by Shristi Kafle
KATHMANDU, June 24 (Xinhua) -- Two days after a suicide bomb attack in Afghanistan killed 12 Nepalese people, Nepal received the remains of the deceased on a chartered Nepal Airlines flight.
Nepal not only airlifted 12 coffins to its Tribhuwan International Airport, but also welcomed 24 migrant workers who have been working in war-torn Afghanistan over the last few years.
Following the announcement Nepal would bring back migrant workers wanting to leave Afghanistan, 24 Nepalese who were working as security guards for a Canadian mission in Kabul returned home out of terror and fear.
At the airport, they seemed relieved to have landed in their own country, after their ordeals in the high-risk region of Kabul, where some of their friends' hopes and lives were claimed.
Maniram Khanal, from the Kaski district, is among those who returned on Wednesday after staying in Afghanistan for five years. Khanal, a retired Nepal Army official, told Xinhua that the latest violent attack is evidence of how risky their daily lives were.
"We knew about the risks from the very beginning but such attacks were centered outside of Kabul. But now, as violent acts are happening in broad day light inside the main city, life became so risky that I immediately decided to return," Khanal said
Khanal, a father of two, was on his night-shift duty on the day of attack while his colleagues were in a mini bus on their way to their duty station. The former soldier said that the distance between the living quarters and the Canadian mission was less than a 10-minute journey, but full of risks.
"If we had an armored vehicle instead of a mini bus for transportation, then the loss would be quite less. The armored vehicle can carry 4 or 5 people which would be comparatively safer. Afghanistan is no way a safe place for Nepalese workers," Khanal said.
Among those who lost their lives was Amrit Bahadur Thapa, from the Lamjung district, who was Khanal's roommate for the past year and a half, a memory which pulls at Khanal's heart every minute.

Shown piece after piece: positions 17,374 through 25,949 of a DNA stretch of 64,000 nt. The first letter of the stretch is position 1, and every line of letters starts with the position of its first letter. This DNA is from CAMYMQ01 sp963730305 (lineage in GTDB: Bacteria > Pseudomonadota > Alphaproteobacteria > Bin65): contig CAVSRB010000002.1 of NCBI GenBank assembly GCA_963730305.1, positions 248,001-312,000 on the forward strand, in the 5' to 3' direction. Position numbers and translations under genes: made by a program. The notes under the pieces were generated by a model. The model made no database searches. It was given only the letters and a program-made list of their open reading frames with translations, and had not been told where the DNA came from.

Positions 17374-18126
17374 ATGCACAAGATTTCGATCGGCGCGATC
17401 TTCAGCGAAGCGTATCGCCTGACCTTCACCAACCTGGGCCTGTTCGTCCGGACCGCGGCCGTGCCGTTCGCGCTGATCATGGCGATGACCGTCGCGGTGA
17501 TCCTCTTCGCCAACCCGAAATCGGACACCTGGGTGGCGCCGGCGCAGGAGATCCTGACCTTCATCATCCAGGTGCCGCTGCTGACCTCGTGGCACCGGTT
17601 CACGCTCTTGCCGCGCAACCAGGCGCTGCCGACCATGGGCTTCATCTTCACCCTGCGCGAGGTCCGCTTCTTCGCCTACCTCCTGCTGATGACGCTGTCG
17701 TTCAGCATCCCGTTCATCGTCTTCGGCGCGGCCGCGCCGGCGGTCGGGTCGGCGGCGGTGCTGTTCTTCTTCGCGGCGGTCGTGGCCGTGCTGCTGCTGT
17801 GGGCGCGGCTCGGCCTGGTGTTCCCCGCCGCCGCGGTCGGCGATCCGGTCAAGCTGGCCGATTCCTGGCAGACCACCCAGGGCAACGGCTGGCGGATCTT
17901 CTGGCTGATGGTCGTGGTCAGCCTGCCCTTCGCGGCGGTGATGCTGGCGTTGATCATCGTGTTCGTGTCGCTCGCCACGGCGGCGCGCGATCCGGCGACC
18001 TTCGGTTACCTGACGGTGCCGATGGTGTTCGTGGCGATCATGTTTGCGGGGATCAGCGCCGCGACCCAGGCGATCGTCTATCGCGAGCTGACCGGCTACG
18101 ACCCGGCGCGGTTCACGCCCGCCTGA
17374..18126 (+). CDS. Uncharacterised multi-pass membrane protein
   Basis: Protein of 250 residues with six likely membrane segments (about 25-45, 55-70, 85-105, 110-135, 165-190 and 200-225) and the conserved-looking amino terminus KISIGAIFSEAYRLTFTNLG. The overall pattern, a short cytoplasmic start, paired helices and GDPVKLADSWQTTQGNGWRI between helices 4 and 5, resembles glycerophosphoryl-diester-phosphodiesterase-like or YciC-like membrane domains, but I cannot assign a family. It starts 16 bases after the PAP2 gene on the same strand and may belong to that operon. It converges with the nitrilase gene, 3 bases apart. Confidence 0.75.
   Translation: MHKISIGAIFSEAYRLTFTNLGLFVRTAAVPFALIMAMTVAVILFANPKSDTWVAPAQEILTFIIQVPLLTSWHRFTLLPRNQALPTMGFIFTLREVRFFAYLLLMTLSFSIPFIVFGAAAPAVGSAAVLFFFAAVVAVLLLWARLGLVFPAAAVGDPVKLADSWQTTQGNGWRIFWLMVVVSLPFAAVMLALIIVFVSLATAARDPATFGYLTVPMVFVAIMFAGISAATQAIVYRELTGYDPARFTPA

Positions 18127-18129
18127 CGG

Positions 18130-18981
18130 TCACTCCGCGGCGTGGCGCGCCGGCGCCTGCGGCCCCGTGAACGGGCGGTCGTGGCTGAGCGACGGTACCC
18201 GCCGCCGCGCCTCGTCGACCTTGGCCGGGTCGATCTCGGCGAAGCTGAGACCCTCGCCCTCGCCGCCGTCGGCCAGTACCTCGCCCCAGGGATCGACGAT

Along with Khanal, some 147 Nepalese used to work as security guards for the British security consultancy firm Sabre International based in the Afghan capital. The returnees, mostly retired Nepal Army and police officials, claimed that other diplomatic missions like those of the U.S. and Australia have better security arrangements than the Canadian one.
Most of these security guards earn an average of Rs 100,000 (nearly 1,000 U.S. dollars) monthly, which they admit is impossible to earn in Nepal.
According to the Department of Foreign Employment, nearly 9,000 Nepalese migrants had received permission to work as security guards in war-hit Afghanistan in the last 10 years, while there is no record on Nepalese working there off the books.
Earlier, Nepal had imposed a blanket ban on Nepalese working in Afghanistan and Iraq after 12 Nepalese were killed in Iraq in 2004. Following a partial reversal, some Nepalese could receive a permit to work only in green-zones in Afghanistan, where the United Nations and other diplomatic agencies have their bases.
"I had chosen Afghanistan thinking that it's a better destination for former Army officials. In Gulf countries, the work is difficult and the pay is low. Since we don't have enough opportunities here, it made sense to leave the country," 51-year-old Lal Bahadur Tamang, another returnee, told Xinhua.
A resident of the Tanahun district, some 170 km from the capital, Tamang said he did not want to work overseas any more, adding he would start his own business. Most of the returnees echoed Tamang's sentiments, with some saying that even if they have to die, they want to die in their own motherland.
Those back from Afghanistan said that many of their friends in Kabul have also decided to return as soon as possible, as their companies do not care about their security.
Thanking the Nepalese government for bringing them back home, Bhagwan Banajra, maintained that the Nepalese youth should opt not to go to Afghanistan or other risky destinations like Iraq, Syria and Lebanon.
"The attackers have started targeting Gurkhas so the Nepal government must stop sending its citizens to their graves. The government must create job opportunities here," Banjara said, while exiting the airport with his luggage.
At a time when 1,500 to 2,000 Nepalese people leave the nation every day due to poverty, political instability and unemployment, many believe that the Kabul incident has been a big lesson for the Nepalese government.